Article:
Jesus, truly our King

The Lord Is My Chef Sunday Recipe for the Soul by Fr. Nicanor F. Lalog II
Solemnity of Our Lord Jesus, King of the Universe, 21 November 2021
Daniel 7:13-14 ><]]]]'> Revelation 1:5-8 ><]]]]'> John 18:33-37
Photo by GMA-7’s Mr. Raffy Tima, 07 November 2021.

We now come to the final Sunday of our liturgical calendar, leading us to our “new year” next Sunday with the Season of Advent. See how we in the Church begin and end every liturgical year: in the four Sundays of Advent we prepare the coming of Jesus the “King of kings” and now we close the year with the Solemnity of Christ the King.

But despite this emphasis of our celebrations on the kingship of Jesus, many people still refuse to recognize him as King while more others are not clear yet of his kind of kingship. Until now, the same scene of Jesus being tried by Pilate continues to happen when we put Christ on trial, questioning him if he were truly a king.

Pilate said to Jesus, “Are you the King of the Jews?” Jesus answered, “Do you say this on your own or have others told you about me?” Pilate answered, “I am not a Jew, am I? Your own nation and the chief priests handed you over to me. What have you done?” Jesus answered, “My kingdom does not belong to this world…”

John 18:33-36
“Ecce Homo” painting by Murillo from commons.wikimedia.org.

So many times in life, we keep asking God with many questions but we cannot take his answers. Instead of being contented with what he tells us, we even feel slighted when it is God who wishes to clarify our questions.

Jesus asked Pilate whether his question was really his own or due to others’ perception because to recognize Jesus as King is ultimately to recognize his very person as the Son of God, true God and true man who became like us so we may become like him.

Every Sunday this year, Mark (and John for six weeks) step by step presented to us like an unfolding the identity of Jesus who “spoke with authority” unlike the scribes and priests of his time, mighty in power and in deeds who could command the sea and the winds, heal the sick and bring back to life the dead. This Sunday, all questions by the disciples and the people “who is this man” are answered with finality by Jesus himself.

Photo by author, Chapel of St. John at Cana, Galilee, 2019.

Evidently in our readings and in our own lives, we have experienced Jesus always in control, truly a king in total command especially in hopeless situations like when there was a great crowd with just a handful of bread or when they were caught in a violent storm in the middle of the sea.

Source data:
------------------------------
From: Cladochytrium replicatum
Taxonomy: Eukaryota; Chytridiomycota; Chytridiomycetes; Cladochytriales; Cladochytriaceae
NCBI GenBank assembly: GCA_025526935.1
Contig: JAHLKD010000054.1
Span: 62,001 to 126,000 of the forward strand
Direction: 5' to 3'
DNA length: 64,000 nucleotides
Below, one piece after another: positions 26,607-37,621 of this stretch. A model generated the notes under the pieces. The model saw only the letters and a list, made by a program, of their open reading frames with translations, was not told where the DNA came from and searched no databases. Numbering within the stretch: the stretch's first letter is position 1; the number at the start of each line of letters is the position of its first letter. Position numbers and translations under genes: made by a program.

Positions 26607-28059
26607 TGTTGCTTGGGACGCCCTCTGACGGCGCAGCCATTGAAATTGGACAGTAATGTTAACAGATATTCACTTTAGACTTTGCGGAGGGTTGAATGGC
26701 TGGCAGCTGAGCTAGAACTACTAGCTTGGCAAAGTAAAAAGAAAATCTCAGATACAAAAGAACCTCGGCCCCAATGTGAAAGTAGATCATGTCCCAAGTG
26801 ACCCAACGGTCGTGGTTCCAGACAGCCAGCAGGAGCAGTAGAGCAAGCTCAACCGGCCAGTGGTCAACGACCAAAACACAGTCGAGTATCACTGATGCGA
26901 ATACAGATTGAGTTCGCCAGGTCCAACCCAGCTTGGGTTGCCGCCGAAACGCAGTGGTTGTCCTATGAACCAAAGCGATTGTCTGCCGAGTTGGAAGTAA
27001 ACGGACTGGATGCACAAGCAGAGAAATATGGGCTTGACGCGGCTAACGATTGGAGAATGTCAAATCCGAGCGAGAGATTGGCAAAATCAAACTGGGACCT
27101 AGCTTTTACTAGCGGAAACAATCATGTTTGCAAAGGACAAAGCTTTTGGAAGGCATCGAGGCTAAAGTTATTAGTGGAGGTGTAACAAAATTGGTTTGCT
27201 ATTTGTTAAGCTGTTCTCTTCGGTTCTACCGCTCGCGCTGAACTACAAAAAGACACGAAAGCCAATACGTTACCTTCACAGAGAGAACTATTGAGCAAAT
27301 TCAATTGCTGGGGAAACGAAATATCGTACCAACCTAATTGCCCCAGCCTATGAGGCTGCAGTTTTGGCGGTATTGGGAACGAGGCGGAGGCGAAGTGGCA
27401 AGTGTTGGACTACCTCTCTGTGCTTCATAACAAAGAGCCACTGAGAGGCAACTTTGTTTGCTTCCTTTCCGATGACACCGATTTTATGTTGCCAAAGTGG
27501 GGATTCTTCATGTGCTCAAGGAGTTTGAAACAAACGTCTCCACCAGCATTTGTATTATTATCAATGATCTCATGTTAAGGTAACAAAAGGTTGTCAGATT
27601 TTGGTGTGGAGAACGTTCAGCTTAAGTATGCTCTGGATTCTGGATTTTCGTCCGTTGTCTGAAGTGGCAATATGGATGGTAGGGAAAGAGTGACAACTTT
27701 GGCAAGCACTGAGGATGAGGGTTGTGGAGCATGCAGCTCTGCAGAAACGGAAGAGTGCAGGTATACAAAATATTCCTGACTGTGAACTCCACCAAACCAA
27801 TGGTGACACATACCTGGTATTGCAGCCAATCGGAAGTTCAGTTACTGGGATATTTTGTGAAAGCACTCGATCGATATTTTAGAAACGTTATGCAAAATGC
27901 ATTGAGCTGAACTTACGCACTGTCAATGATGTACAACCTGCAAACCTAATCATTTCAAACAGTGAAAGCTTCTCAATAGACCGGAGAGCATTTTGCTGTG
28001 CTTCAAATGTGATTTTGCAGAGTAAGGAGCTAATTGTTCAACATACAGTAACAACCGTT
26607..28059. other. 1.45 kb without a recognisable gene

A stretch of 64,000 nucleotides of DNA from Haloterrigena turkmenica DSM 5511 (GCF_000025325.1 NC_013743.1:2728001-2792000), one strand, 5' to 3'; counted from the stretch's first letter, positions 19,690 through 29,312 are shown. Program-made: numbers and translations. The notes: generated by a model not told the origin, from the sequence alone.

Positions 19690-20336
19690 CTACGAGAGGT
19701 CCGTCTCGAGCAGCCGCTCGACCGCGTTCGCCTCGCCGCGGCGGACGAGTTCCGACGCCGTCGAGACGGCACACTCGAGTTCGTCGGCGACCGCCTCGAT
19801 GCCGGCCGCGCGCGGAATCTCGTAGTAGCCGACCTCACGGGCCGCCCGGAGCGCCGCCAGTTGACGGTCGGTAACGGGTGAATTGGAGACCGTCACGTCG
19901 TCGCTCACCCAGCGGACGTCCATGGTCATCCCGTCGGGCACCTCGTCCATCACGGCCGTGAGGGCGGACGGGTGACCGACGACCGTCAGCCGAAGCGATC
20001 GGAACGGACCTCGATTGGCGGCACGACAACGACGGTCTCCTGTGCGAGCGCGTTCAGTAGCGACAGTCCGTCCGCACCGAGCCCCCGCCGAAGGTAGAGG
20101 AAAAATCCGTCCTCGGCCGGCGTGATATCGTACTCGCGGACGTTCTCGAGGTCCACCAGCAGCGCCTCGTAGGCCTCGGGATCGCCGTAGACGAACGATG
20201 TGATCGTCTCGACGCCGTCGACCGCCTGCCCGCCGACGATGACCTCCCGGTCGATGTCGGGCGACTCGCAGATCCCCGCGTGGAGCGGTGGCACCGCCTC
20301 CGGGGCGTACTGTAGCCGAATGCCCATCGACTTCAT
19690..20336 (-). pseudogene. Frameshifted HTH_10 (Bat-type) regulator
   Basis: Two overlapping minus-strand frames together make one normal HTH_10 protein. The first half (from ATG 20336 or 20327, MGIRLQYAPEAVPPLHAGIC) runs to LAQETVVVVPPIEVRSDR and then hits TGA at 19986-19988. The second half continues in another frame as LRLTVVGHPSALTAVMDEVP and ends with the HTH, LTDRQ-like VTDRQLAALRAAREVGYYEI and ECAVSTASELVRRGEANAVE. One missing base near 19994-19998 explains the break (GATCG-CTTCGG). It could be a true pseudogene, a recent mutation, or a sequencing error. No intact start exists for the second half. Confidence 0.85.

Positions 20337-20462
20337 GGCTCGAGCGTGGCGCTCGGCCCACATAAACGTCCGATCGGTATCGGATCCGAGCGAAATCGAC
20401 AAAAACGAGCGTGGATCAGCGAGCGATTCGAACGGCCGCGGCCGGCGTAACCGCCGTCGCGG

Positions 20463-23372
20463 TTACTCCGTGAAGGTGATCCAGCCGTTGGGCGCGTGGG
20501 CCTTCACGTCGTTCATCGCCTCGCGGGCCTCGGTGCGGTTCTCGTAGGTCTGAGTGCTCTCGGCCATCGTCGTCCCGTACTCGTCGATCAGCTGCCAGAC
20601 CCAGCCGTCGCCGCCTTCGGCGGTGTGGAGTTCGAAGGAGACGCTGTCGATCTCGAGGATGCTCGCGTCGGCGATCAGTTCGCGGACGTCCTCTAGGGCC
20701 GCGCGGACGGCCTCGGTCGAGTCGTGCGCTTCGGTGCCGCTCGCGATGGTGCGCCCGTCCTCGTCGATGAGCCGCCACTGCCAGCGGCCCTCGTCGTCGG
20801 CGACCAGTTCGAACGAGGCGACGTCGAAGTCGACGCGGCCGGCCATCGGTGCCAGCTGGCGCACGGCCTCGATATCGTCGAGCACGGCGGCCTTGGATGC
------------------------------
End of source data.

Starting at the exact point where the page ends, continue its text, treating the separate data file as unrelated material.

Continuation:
Like the Prophet Daniel and the beloved disciple John in the first two readings, we need to have their conviction in God’s very person first.

Daniel lived at the time of severe trials when King Antiochus of Greece invaded Israel, desecrated the Temple of Jerusalem, and killed so many Jews who refused to worship idols and eat pork. It was the topic last week’s daily first readings from the Book of Maccabees.

Despite those very difficult times, Daniel saw in his vision his very conviction of the coming of God’s Messiah called “Son of man” – the title Jesus adopted top himself – who would deliver Israel from their enemies with his “everlasting dominion that shall not be taken away; his kingship shall not be destroyed” (Dn. 7:14).

In a similar way, John expressed his conviction and faith in God through Jesus Christ in his vision of the Lord’s “coming amid the clouds…even those who pierced him”, calling him “the Alpha and the Omega, the one who and who was and who is to come, the almighty” (Rev.1:7, 8).

In both visions by the prophets who not only saw and spoke the words of God but most of all, lived out his very words that they made God’s will happened, there is no doubt of the kingship of Jesus Christ as the God of history, its origin and final destination. Both Daniel and John were convinced of the very person of God, of the One who has the final say in this life through Jesus Christ and whose powers reign supreme from the past to the present and into the future.